hoods. The coal supply of his squadron, so far from be
ing meager, as Schley reported, is shown by the
respective logs of those ships, as indicated at
noon May 27, to have been roost satisfactory.
litre, then, we bave the humiliating spectacle
of an American naval officer of high rank, hav
ing each and every one of bis fighting ships with
more than three days' coal supply aboard, with a
collier laden with 4.000 tons o( coal, reporting, at
a moment when the greatest crisis of the war was
at hand, that "as the psnspect did not seem fa
vorable for replenishing the meager coal supply of
tbe larger vessels, the squadron stood to the west
ward," or away from the point the whole United
Statea was most fervently praying and urging him
Soon after the fiasco with the Eagle Schley
found another pretext for delay in the collier
Merrimac. which embarrassed the movements of
the squadron by breaking her intermediate pres
sure valve stem and cracking her stuffing box.
"This," reported the commodore, "was a source
of considerable anxiety, as, with the weather con
ditions that prevailed since leaving Cienfuegos, it
appeared absolutely necessary to abandon the po
sition off Santiago and seek a place where the
vessels could be coaled and the collier's machinery
This excuse,, like the surf off Cienfuegos, which
Schley deemed too strong for American naval
valor to surmount, and the "rain and rough
weather" which delayed the run to Santiago, was
soon siiown to be groundless, for the energetic en
gineers ot the Merrimac soon repaired the dam
age. Again the author says:
The one great lesson that Kelson gave in naval
strategy was that a captain is never out of posi
tion when alongside sn enemy. Farrsgut's great
axiom. 60 years later, was that "the nearer you
get to your enemy the harder you can strike."
Schley's contribution to naval strategy, as t"o
plainly shown by his conduct throughout this
campaign, wav "Avoid your enemy as long as
possible, and if be makes for you, run."
The reader has doubtless already
formed bis own opinion regarding Rear
F.EAB ADMIBAI BENHAM (RETIRED).
Member board of inquiry.
Admiral Schley's conduct in tbe war
and. what is made the most of by
Schley's critics, the famous "loop" of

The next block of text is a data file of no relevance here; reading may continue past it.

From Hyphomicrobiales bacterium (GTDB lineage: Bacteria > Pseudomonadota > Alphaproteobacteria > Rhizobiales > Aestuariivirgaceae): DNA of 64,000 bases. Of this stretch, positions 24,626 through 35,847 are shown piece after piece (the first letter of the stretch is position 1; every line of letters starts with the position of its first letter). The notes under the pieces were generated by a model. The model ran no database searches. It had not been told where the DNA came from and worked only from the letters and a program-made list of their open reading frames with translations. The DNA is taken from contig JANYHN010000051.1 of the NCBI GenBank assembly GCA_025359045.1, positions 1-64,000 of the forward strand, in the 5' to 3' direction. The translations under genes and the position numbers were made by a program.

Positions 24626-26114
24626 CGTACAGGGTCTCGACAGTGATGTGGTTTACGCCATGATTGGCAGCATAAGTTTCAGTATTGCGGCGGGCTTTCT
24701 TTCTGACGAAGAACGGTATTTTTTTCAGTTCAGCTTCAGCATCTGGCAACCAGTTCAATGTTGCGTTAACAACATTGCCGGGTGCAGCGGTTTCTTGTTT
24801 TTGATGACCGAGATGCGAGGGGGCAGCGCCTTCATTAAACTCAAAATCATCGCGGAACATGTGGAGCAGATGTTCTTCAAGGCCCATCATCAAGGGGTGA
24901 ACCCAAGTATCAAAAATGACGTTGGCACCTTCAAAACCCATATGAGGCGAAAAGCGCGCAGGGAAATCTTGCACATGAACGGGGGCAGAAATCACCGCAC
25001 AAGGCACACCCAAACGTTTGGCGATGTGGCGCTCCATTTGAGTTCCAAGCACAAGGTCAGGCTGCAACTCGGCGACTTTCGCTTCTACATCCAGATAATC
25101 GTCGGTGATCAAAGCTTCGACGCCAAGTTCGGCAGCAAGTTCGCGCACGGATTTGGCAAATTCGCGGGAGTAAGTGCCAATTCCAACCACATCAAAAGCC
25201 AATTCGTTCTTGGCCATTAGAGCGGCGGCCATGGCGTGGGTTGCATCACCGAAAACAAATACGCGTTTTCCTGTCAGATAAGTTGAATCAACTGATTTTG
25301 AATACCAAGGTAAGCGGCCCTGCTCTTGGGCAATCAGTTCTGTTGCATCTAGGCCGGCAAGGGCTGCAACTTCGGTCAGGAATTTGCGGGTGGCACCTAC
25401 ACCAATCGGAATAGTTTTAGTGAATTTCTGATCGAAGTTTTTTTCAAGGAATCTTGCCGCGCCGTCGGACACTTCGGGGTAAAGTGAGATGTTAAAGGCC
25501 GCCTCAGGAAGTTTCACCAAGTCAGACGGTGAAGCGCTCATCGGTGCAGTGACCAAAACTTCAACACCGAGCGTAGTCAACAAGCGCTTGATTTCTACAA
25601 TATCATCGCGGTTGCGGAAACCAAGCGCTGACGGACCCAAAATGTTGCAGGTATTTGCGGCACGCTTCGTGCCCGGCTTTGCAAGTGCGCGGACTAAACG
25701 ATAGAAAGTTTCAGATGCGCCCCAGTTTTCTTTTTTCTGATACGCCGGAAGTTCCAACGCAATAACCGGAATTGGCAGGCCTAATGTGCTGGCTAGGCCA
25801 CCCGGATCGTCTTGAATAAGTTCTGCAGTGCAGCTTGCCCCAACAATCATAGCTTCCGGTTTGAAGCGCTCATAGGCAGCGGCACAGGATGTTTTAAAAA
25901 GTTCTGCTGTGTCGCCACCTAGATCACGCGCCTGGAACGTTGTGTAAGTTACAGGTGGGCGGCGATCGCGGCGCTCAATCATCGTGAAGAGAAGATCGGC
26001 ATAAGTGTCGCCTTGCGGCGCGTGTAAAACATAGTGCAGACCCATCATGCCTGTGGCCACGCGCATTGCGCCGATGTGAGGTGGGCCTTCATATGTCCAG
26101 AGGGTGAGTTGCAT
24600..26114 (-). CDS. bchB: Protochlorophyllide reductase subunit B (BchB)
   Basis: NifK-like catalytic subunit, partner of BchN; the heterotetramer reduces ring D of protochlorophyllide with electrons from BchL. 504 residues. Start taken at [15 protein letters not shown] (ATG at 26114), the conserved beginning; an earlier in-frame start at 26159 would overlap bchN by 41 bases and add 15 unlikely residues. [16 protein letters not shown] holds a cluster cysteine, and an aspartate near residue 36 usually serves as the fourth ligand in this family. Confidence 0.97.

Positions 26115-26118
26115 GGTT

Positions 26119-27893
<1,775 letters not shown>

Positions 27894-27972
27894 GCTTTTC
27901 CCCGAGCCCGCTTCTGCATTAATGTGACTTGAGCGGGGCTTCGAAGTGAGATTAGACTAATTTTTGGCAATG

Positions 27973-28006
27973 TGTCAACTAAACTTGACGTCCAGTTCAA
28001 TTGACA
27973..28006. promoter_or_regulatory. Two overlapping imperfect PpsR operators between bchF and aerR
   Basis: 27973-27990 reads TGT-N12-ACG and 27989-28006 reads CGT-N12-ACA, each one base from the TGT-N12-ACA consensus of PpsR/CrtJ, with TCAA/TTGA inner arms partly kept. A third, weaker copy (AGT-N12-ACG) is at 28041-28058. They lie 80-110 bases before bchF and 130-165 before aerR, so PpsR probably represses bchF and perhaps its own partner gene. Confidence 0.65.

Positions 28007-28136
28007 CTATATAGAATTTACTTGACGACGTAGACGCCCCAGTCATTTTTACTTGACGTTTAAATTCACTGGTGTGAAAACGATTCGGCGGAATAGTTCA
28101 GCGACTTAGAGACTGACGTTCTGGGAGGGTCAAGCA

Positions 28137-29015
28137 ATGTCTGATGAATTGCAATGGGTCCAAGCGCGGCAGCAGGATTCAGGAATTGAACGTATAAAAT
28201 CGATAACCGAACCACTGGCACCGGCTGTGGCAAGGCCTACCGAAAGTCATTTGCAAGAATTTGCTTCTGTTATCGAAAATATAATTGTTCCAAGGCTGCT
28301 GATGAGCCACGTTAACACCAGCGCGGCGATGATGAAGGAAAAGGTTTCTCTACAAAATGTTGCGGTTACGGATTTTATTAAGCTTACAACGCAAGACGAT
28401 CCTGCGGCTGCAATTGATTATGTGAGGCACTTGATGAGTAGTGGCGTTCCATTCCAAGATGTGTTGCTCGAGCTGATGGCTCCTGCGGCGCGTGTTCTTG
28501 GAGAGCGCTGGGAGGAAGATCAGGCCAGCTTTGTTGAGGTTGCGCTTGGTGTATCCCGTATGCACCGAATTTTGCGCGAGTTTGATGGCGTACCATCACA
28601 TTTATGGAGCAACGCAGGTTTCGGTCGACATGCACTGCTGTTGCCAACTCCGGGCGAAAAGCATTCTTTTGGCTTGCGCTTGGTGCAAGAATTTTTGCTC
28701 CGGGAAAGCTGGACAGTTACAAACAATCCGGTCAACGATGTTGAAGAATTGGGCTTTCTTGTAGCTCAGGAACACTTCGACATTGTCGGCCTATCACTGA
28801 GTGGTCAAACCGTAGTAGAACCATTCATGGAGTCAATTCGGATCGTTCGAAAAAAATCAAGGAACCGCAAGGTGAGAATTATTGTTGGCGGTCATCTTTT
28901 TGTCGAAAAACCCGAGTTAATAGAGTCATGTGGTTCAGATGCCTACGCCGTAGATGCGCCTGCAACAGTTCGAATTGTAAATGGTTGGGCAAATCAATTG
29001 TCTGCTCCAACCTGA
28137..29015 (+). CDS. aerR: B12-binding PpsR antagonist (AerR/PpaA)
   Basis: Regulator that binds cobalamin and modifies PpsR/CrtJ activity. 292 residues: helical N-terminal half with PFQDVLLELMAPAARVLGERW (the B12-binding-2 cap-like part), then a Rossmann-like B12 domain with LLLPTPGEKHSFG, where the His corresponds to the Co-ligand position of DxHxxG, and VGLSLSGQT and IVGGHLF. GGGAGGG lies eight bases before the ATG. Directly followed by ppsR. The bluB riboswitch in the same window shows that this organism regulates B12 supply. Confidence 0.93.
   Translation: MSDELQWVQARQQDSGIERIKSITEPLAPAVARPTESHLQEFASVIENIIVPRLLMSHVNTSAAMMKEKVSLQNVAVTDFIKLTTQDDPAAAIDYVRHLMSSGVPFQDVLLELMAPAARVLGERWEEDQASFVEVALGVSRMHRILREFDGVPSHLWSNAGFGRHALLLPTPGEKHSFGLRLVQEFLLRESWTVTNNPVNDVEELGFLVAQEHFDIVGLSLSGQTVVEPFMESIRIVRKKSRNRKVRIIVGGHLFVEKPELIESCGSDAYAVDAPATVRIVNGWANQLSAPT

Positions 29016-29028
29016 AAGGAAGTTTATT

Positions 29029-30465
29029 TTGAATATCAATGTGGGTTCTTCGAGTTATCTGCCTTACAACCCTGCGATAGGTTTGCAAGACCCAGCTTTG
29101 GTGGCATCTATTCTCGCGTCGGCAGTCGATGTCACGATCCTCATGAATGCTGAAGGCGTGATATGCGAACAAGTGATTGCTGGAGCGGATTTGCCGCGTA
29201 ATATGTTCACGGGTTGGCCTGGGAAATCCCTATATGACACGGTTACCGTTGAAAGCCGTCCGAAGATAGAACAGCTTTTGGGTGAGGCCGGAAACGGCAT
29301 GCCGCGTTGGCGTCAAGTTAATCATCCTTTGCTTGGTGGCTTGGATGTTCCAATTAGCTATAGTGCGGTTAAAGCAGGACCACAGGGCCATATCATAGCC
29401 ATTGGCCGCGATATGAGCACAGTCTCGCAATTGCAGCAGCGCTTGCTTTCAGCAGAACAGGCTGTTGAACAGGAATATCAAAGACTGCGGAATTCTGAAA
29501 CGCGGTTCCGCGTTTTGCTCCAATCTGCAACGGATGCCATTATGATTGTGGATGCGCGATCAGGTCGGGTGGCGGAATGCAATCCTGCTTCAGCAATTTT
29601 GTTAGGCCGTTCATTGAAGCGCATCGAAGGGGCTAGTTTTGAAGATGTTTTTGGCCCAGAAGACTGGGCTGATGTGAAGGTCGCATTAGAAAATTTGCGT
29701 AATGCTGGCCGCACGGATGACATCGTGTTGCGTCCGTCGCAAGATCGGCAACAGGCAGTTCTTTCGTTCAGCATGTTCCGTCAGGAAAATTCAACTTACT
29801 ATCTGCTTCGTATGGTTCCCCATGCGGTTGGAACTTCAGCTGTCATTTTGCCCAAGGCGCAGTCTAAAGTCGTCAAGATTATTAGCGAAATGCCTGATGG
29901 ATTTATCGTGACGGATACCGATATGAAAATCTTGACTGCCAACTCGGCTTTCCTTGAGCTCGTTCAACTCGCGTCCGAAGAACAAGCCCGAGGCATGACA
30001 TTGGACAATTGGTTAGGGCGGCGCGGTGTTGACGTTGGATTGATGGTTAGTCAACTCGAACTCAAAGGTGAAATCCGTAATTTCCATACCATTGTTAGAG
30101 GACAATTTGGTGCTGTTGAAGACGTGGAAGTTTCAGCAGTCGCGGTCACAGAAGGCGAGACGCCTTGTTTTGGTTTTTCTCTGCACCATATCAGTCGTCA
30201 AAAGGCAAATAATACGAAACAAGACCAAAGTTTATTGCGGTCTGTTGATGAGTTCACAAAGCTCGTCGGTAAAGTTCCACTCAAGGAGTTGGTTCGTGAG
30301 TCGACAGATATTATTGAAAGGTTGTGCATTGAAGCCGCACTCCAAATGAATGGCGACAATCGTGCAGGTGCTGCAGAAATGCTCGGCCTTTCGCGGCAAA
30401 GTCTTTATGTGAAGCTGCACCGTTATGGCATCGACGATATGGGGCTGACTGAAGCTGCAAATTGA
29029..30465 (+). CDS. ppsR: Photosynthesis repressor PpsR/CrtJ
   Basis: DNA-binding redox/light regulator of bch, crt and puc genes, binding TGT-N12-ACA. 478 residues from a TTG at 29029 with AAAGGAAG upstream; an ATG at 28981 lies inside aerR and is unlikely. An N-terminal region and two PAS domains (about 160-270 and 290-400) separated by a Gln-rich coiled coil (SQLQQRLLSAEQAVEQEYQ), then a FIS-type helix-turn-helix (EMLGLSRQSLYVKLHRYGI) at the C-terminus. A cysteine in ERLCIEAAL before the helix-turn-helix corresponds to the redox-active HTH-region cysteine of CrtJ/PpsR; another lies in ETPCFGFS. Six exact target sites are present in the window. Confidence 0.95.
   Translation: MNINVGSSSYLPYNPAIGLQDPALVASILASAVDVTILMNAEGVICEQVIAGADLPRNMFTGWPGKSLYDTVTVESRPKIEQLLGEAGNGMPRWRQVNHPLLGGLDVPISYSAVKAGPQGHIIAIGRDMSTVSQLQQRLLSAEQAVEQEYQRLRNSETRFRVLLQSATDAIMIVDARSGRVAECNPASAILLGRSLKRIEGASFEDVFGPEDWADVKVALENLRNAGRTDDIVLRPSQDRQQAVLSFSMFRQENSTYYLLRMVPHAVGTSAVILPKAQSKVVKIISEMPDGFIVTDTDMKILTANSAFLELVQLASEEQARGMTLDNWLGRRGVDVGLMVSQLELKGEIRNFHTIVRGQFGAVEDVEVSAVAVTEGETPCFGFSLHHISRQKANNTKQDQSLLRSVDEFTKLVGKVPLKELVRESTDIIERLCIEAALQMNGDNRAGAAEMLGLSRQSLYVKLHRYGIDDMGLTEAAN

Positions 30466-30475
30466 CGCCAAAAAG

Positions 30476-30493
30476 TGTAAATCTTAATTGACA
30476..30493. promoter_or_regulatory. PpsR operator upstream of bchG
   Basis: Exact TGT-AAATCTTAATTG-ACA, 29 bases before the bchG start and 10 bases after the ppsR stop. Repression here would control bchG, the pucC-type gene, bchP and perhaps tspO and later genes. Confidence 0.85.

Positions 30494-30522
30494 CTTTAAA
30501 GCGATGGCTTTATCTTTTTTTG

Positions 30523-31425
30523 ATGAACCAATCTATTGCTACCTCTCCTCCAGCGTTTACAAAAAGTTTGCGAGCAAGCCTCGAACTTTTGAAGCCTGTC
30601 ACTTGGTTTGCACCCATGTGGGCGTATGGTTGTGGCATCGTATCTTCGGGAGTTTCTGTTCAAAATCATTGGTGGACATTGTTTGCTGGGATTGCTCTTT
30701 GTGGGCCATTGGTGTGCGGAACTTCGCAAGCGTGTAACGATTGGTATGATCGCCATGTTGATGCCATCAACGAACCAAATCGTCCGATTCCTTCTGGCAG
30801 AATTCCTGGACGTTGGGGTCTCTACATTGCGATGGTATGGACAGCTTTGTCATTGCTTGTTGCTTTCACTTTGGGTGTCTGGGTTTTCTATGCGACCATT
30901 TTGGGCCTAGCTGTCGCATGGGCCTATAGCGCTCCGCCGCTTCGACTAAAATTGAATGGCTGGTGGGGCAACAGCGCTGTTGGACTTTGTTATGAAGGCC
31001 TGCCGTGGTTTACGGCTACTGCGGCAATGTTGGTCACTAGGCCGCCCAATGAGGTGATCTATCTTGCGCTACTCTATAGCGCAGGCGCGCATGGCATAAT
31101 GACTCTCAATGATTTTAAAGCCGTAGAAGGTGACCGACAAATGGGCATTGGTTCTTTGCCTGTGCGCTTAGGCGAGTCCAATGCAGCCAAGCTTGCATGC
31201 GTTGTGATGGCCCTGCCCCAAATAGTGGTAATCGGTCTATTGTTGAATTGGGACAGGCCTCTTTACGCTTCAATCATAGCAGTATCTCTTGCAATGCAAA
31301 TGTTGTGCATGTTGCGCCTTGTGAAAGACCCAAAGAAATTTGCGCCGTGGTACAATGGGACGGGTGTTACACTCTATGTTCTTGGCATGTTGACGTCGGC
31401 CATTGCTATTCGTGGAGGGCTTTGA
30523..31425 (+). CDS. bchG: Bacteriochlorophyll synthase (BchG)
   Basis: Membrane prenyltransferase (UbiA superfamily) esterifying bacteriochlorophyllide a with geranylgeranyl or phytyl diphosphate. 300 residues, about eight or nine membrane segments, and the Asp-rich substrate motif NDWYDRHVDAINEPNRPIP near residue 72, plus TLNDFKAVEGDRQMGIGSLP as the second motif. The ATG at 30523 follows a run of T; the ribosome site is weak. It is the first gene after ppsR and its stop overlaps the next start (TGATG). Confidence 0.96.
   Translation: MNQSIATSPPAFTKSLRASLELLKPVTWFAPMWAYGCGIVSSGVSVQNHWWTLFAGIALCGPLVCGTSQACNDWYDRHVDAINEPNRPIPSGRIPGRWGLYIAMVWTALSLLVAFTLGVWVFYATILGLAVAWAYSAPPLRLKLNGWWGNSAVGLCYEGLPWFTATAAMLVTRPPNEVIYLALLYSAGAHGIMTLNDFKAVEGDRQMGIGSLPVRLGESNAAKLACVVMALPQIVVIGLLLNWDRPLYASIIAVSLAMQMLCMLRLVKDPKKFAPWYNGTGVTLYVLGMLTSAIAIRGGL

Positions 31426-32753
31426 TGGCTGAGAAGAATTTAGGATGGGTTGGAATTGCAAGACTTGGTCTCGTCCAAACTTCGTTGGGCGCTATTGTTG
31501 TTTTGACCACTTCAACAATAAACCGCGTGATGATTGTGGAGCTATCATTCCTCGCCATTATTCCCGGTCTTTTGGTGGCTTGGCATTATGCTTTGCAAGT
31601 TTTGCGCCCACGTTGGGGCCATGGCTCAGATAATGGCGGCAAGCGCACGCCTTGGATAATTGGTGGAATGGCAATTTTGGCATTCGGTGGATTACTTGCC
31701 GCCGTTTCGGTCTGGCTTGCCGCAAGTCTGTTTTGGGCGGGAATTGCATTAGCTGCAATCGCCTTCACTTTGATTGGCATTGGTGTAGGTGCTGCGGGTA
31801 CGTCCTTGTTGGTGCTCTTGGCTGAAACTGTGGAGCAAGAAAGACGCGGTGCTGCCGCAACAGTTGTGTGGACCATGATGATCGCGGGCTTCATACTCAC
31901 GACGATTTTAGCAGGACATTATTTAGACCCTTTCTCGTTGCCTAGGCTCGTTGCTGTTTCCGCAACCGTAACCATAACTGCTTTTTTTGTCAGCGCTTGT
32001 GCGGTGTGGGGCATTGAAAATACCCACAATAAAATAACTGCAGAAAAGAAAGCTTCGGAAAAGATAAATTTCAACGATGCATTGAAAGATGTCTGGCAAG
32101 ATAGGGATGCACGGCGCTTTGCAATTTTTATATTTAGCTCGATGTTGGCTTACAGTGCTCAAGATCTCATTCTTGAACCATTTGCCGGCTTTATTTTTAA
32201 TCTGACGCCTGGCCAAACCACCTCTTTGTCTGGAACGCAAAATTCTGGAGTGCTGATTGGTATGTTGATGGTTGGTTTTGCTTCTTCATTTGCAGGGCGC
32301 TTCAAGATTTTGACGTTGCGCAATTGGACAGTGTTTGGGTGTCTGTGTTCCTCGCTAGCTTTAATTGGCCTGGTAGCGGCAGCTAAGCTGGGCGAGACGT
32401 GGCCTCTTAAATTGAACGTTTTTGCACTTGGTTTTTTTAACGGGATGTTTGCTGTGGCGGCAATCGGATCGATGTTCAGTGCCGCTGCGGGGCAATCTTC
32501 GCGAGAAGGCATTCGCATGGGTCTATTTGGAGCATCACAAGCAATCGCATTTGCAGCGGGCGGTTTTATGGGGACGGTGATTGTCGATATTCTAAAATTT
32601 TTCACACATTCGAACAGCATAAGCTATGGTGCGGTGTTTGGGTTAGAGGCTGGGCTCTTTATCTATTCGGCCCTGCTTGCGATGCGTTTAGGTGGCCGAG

the Brooklyn in entering tbe race
against the Spanish warships rwhlch is
explained by his friends as a technical
maneuver warranted by the exigencies
cf the moment. . The whole materfpr
examlnaltem Is summed up In Secret
tary Long's ,"rrecept" Issued to the
court of Inquiry, which contains ten
counts that will clearly explain the
case In controversy, particularly if read
in connection with the resume of
operations leading up to and before
Santiago given in the opening portion
of this article.
These are the lines of investigation
which Secretary Long has designated
for the official inquiry to follow:
1. His conduct In connection with the
events of the Santiago campaign.
2. The circumstances attending, the
reasons controlling and the propriety
of the movements of the flying squad
ron off Cienfuegos in May, 1898.
3. The circumstances attending, the
reasons controlling and the propriety
of the movements of the said squadron
In proceeding from Cienfuegos to San
4. The circumstances attending the
arrival of the flying squadron off San
tiago, the reasous for Its retrograde
turn westward and departure from off
Santiago and the propriety thereof.
n. The circumstances attending and
the reasons for the disobedience by
Commodore Schley of the orders of the
department coutained in its dispatch
dated May 23, 1SDS, and the propriety
of his conduct In the premises.
G. The condition of the coal supply
of the flying squadron on and about
May 27. 1S0S; Its coaling facilities; the
necessity, if any. for, or advisability
of, the return of the squadrou to Key
West to coal, and the accuracy and
propriety of the official reports made
Ly Commodore Schley with respect to
7. Whether or not every effort in
cumbent upon the commanding officer
of a fleet under such circumstances
was made to capture or destroy the
Spanish cruiser Colon as she lay at
anchor in the entrance to Santiago har
bor May 27 to 31 inclusive, and the
necessity for or advisability of engag-
irresident board ot inquiry
ing the batteries at the entrance to San
tiago harbor and the Spanish vessels at
anchor within the entrance to said har
bor at the ranges used, and the proprie
ty of Commodore Schley's conduct in
S. The necessity, if any. for and ad
visability of withdrawing at night the
flying squadron from the entrance to
Santiago harbor to a distance at sea,
if such shall be found to have been tbe
ease; the extent and character of such
withdrawal and whether or not a close
or adequate blockade of said harbor to
prevent the escape of the enemy's ves
sels therefrom was established, and the
propriety of Commodore Schley's con
duct In the premises.
0. The position of the Brooklyn on
tle morning of July 3. 1S0S, at the time
of the exit of the Spanish vessels from
the harbor of Santiago, the circum
stances attending, the reasons for and
the Incidents resulting from tne turn
ing of the Brooklyn in the direction
which she turned at or about the be
ginning of the action with said Span
ish vessels, and the possibility of there
by colliding with or endangering any
other of the vessels of tbe United
States fleet, and the propriety of Com
modore Schley's conduct in the prem
ises. 10. The circumstances leading to and
the incidents and results of a contro
versy with Lieutenant Albon C Hodg
sou, U. S. N., who. on July S. 1S98, dur
ing the battle of Santiago, was naviga
tor of the Brooklyn, In relation to the
turning of the Brooklyn; also the col
loquy at that time between Commodore
Schley and Lieutenant' Hodgson and
the ensuing correspondence between
them on the subject thereof, and the
propriety of the condcrt of Admiral
Sehleyjn the premises, .